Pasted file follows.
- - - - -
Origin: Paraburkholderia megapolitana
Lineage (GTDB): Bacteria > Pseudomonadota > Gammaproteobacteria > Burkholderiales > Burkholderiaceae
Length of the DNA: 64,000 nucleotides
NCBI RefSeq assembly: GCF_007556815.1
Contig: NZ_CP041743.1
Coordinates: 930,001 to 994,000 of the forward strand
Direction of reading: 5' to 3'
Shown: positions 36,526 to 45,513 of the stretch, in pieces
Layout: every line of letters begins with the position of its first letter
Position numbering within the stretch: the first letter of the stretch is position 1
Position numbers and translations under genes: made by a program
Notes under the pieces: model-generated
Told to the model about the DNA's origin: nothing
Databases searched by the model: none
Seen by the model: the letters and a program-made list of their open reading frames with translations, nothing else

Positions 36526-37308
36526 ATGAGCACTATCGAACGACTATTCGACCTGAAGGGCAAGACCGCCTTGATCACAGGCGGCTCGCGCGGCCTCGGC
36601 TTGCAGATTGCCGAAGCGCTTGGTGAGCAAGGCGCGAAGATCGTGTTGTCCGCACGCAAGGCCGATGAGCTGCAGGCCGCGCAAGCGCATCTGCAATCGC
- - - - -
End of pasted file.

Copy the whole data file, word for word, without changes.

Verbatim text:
Origin: Paraburkholderia megapolitana
Lineage (GTDB): Bacteria > Pseudomonadota > Gammaproteobacteria > Burkholderiales > Burkholderiaceae
Length of the DNA: 64,000 nucleotides
NCBI RefSeq assembly: GCF_007556815.1
Contig: NZ_CP041743.1
Coordinates: 930,001 to 994,000 of the forward strand
Direction of reading: 5' to 3'
Shown: positions 36,526 to 45,513 of the stretch, in pieces
Layout: every line of letters begins with the position of its first letter
Position numbering within the stretch: the first letter of the stretch is position 1
Position numbers and translations under genes: made by a program
Notes under the pieces: model-generated
Told to the model about the DNA's origin: nothing
Databases searched by the model: none
Seen by the model: the letters and a program-made list of their open reading frames with translations, nothing else

Positions 36526-37308
36526 ATGAGCACTATCGAACGACTATTCGACCTGAAGGGCAAGACCGCCTTGATCACAGGCGGCTCGCGCGGCCTCGGC
36601 TTGCAGATTGCCGAAGCGCTTGGTGAGCAAGGCGCGAAGATCGTGTTGTCCGCACGCAAGGCCGATGAGCTGCAGGCCGCGCAAGCGCATCTGCAATCGC